Mobile Moves to Majority Share of Google’s Worldwide Ad Revenues

From eMarketer.

Google, which is set to report Q3 earnings this week, now makes more ad dollars from mobile than from the desktop globally, according to eMarketer’s latest estimates of ad revenues at major publishers. But in its home market of the US, that revenue flip is still in the (very near) future.

Google Net US Ad Revenues, by Device, 2015-2018 (billions and % of total)The shift in share of Google’s US ad revenues from desktop to mobile was sharp between 2015 and 2016. Last year, eMarketer estimates, just shy of 60% of the search giant’s net US ad revenues came from desktop placements. This year, it will be almost exactly 50/50, with desktop revenues eking out a 0.6-percentage-point edge. But by 2018, more than 60% of Google’s net US ad revenues will be thanks to mobile spending.

Google is already passing this milestone this year on a worldwide basis: About 59.5% of the company’s net global ad revenues will come from mobile internet ads this year, up from about 45.8% in 2015. By 2018, nearly three-quarters of Google’s net ad revenues worldwide will come from mobile internet ad placements.

This year, Google will generate $63.11 billion in net digital ad revenues worldwide, an increase of 19.0% over last year. That represents 32.4% of the worldwide digital ad market, which this year is worth $229.25 billion.

Google continues to be by far the dominant player in worldwide search advertising. eMarketer estimates the company will capture $52.88 billion in search ad revenues in 2016, or 56.9% of the search ad market worldwide.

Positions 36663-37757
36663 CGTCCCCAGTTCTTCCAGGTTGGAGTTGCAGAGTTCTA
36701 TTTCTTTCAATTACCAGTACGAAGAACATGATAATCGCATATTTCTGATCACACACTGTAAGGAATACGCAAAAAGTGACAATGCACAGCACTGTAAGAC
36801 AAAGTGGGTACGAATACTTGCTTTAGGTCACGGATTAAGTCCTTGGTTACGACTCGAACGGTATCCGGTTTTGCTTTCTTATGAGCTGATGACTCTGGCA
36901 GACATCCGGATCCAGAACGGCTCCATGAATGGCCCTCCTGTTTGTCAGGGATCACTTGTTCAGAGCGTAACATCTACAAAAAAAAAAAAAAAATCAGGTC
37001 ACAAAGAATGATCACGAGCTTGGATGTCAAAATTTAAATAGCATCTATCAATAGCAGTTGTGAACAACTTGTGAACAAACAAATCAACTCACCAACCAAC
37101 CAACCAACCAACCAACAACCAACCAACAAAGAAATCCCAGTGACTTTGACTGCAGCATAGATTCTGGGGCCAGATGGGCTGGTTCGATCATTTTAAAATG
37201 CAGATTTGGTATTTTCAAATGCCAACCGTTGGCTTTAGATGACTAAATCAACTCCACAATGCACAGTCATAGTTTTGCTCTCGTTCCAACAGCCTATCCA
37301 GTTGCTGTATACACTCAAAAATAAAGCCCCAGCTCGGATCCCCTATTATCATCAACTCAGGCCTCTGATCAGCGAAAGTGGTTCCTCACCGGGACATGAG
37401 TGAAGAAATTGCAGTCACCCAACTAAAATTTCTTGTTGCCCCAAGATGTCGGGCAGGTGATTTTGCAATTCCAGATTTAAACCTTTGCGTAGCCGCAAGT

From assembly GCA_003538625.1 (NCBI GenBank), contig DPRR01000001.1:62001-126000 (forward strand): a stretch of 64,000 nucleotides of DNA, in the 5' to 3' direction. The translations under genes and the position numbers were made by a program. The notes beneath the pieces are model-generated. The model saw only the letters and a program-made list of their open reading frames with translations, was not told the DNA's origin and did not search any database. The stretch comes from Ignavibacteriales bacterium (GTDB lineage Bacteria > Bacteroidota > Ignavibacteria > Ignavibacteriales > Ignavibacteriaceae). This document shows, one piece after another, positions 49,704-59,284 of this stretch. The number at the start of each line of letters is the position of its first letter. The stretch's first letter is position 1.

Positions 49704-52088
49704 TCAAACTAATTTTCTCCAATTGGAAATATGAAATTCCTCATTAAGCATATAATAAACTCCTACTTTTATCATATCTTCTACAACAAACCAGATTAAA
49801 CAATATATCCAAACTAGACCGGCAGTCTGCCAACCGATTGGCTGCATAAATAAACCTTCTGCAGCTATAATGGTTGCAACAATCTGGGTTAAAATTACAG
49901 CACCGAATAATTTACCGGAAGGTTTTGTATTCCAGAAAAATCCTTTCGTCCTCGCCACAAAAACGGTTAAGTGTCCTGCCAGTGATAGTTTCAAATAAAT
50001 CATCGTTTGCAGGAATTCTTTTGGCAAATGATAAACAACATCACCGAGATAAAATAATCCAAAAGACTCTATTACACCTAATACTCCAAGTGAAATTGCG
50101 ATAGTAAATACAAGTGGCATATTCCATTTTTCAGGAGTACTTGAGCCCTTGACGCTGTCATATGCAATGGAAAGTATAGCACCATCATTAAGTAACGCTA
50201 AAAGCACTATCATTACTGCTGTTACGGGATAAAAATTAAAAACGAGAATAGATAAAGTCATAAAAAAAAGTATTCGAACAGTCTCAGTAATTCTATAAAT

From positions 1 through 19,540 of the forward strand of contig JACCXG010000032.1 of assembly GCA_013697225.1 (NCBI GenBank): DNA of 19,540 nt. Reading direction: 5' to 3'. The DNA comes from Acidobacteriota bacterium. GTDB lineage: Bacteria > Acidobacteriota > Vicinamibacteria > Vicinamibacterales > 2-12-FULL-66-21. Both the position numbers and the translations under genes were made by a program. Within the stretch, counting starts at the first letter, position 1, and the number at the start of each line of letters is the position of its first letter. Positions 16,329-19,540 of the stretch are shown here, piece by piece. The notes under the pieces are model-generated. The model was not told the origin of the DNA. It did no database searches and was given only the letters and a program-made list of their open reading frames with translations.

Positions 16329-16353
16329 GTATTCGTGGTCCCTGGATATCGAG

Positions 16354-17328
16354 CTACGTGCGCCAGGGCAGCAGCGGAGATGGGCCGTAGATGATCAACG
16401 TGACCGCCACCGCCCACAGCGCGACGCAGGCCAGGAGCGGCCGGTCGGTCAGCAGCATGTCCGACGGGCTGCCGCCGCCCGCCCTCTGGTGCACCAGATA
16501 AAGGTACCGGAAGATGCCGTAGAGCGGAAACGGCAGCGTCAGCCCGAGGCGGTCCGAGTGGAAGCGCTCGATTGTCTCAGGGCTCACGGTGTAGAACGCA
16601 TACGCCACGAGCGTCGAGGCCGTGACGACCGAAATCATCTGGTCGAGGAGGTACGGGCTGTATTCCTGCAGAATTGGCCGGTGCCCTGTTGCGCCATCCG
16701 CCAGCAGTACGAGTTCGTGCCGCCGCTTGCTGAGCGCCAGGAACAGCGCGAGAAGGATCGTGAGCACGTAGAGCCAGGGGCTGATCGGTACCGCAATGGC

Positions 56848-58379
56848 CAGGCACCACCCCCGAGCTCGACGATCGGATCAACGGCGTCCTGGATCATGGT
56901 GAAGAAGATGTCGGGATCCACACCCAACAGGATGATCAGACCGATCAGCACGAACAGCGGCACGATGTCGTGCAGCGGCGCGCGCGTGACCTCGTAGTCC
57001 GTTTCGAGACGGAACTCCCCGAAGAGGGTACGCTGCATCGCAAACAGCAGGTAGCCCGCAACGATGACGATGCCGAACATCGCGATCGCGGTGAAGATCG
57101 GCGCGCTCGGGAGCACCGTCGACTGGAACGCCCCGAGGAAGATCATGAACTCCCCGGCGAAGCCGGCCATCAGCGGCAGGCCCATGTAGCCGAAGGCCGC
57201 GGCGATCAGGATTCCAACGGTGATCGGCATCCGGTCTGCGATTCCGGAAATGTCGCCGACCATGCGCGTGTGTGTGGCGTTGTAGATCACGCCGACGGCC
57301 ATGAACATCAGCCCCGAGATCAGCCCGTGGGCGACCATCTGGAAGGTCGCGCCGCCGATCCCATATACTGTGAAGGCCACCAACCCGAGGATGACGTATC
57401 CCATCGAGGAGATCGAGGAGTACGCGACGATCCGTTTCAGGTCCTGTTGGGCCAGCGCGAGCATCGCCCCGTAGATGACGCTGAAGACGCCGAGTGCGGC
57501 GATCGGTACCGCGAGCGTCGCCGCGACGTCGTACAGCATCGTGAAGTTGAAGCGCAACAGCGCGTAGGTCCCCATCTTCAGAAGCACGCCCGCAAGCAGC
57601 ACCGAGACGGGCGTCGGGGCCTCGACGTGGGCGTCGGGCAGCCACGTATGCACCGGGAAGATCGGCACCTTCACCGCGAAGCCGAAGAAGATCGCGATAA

On the display side, Google is second to Facebook. It will generate $10.23 billion in display ad revenues worldwide this year, or 12.9% of total display spending.

YouTube Net US Ad Revenues, 2015-2018 (billions, % change and % of Google net ad revenues)YouTube net ad revenues will grow 30.5% this year to reach $5.58 billion worldwide. In the US, YouTube is the leading over-the-top (OTT) video service, with 180.1 million users this year. That represents 95.7% of OTT video service users in the US. Net ad revenues on the site will reach nearly $3 billion this year in the US, according for almost 10% of Google’s net ad revenues in the country. That share will rise slightly by the end of eMarketer’s forecast period.

“Google’s accelerating ad revenues have been driven by capitalizing on usage and marketing trends like mobile search, YouTube’s popularity and programmatic buying,” said eMarketer senior forecasting analyst Martín Utreras.

“We see data and advertising at the heart of Google’s new product offerings,” said Utreras. “The new devices are not only aimed at diversifying Google’s revenues but also at enriching Google’s advertising targeting capabilities as consumers engage and share information with Pixel, Google Assistant, Daydream View, Chromecast and other Google ecosystem devices. We see this as contributing to both device sales and advertising revenues in the future.”

Westpac closing branches as brokers take over

From The Advisor.

The big four bank has closed 173 branches over the last 12 months as it ramps up to drive more business through the third-party channel. You can read DFA research on the growth of the broker channel here.

The JP Morgan Australian Mortgage Industry Report – Volume 23, released yesterday, noted that Westpac was rationalising its branch footprint and improving systems to support the group’s multi-brand strategy.